FSS to ease households’ needs to pay back loans

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FSS to ease households’ needs to pay back loans

Korea’s financial watchdog said yesterday it is seeking to adopt steps to ease households’ repayment of home-backed loans as the slumping property market erodes the value of collateral.
The Financial Supervisory Service said it is studying plans to have banks convert maturing mortgages exceeding a lending limit, or the loan-to-value (LTV) ratio, into credit loans instead of retrieving them.

The LTV ratio is one of the main tools to curb household loans by restricting the maximum amount of money that homeowners can borrow in line with the value of their collateral. Banks are allowed to extend mortgage loans amounting to just 50 percent of the value of a residence in Seoul and its adjacent areas. For provincial areas, the ratio stands at 60 percent.

The move aims to ease households’ debt-servicing burdens as the sluggish property market is undercutting the value of collateral, raising the number of borrowers under pressure to repay debt, it added.

Korea’s property market is in a slump as the economy is losing steam and more households are delaying buying homes on prospects that housing prices will lower further.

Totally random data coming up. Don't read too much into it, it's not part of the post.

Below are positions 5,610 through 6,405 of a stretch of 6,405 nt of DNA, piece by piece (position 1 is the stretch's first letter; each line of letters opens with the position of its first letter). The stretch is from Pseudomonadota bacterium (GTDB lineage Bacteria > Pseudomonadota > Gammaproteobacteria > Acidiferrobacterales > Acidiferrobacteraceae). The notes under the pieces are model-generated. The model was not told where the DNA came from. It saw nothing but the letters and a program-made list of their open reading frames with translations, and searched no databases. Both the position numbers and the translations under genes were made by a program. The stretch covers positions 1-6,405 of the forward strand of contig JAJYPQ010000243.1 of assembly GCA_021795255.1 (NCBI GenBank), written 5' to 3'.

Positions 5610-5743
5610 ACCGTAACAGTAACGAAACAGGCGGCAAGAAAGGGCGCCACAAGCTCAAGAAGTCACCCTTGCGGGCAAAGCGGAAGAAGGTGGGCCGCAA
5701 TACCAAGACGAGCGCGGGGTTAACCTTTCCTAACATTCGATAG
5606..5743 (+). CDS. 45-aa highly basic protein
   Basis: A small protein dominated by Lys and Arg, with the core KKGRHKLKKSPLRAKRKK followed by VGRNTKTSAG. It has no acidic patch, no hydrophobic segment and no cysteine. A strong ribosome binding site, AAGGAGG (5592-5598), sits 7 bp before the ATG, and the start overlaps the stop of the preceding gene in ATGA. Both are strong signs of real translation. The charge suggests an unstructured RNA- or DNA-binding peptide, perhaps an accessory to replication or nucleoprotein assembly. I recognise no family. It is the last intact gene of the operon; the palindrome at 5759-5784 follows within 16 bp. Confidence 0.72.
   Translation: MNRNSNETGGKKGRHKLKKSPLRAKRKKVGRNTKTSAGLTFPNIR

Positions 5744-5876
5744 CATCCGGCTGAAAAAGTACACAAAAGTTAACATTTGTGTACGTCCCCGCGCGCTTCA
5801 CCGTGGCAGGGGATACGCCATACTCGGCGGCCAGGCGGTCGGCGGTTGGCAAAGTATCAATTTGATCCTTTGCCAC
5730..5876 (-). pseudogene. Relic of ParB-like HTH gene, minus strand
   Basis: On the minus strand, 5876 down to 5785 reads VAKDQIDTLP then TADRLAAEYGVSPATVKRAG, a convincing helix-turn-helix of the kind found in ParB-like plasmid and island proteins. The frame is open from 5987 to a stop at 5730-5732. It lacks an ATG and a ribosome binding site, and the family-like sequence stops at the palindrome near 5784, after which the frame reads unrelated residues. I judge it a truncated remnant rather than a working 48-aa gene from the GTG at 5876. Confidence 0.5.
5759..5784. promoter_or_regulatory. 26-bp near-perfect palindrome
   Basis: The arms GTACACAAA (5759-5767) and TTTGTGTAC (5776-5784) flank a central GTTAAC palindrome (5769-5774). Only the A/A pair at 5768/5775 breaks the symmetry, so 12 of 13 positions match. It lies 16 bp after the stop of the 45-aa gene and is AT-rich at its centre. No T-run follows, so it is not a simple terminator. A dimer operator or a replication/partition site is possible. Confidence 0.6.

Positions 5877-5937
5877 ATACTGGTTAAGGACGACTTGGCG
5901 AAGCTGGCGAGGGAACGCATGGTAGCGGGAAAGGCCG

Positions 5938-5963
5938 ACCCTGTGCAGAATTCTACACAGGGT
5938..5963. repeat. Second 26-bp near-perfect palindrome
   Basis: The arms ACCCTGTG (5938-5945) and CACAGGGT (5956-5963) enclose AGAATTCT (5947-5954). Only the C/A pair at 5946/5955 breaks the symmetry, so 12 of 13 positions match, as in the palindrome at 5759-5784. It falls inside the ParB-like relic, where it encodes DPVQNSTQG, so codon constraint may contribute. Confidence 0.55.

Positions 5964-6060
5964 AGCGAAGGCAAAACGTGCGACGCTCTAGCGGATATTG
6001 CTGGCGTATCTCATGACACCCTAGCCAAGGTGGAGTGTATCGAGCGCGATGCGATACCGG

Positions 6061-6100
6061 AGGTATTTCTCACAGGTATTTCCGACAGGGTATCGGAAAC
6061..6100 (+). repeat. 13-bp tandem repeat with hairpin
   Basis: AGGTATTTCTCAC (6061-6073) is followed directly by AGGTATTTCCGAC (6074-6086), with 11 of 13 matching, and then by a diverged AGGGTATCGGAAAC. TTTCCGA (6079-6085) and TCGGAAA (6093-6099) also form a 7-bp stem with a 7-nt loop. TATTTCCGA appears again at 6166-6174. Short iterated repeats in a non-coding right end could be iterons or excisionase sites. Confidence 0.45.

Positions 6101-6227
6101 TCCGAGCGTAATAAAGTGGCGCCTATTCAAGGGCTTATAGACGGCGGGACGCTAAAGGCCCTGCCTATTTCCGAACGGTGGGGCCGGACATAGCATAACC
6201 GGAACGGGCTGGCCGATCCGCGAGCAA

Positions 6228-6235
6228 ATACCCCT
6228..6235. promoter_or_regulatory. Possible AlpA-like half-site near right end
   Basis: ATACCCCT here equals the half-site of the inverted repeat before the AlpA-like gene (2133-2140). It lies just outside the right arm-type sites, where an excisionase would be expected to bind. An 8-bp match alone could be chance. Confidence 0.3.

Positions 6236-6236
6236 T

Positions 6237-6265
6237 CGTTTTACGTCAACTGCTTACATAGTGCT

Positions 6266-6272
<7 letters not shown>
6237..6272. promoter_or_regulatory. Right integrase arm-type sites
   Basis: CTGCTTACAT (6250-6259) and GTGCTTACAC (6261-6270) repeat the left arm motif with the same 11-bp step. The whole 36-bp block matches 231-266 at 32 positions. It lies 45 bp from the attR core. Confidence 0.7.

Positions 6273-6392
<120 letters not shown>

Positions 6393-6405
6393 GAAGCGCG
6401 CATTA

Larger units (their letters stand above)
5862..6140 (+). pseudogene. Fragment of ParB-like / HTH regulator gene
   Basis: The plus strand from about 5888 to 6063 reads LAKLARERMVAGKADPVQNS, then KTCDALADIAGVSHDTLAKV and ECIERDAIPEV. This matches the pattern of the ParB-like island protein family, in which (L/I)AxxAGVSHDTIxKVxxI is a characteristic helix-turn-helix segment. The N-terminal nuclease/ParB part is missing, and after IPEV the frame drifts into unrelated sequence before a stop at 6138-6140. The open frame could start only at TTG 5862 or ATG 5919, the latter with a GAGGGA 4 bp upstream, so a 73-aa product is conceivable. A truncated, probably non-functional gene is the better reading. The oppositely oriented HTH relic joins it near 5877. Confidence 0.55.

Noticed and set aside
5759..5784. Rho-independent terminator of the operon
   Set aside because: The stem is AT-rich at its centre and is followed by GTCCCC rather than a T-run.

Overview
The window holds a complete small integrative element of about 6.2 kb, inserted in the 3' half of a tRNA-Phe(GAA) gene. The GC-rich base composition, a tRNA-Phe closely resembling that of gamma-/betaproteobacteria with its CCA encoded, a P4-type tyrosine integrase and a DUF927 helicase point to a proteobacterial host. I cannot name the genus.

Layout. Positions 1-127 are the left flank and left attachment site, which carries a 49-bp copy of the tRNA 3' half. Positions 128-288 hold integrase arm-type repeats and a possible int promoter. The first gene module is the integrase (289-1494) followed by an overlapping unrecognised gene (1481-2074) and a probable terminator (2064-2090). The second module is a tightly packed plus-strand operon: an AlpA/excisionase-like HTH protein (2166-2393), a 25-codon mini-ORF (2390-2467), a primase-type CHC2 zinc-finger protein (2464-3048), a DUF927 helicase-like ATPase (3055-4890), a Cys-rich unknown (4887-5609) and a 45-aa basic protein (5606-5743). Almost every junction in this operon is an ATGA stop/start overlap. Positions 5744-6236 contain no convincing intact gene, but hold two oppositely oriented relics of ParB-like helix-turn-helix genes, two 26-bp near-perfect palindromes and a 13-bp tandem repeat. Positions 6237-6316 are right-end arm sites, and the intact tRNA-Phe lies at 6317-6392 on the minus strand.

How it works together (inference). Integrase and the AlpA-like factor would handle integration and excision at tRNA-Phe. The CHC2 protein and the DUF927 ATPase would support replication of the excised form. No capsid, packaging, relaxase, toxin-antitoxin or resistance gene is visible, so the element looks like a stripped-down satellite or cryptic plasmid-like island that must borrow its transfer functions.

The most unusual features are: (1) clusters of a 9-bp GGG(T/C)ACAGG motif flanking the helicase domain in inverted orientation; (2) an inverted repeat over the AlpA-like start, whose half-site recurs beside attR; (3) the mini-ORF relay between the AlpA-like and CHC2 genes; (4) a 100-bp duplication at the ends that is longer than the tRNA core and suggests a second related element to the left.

Currently, local banks’ average LTV ratio stands at 48.5 percent, but falls in home prices in some areas near Seoul are feared to push up the amount of mortgage to be repaid, analysts said.
Home-backed lending extended by local banks reached 223.8 trillion won ($198.2 billion) as of the end of May, accounting for 27.2 percent of banks’ won-denominated loans, according to the central bank. The delinquency ratio of mortgage lending reached 0.93 percent as of end-May.

Potential sustained falls in property prices are feared to spark a spiral of deflation in asset prices, market watchers noted.

In an effort to revive the real estate market, the government recently eased regulations on mortgages by making it possible for people to borrow more against their income level.


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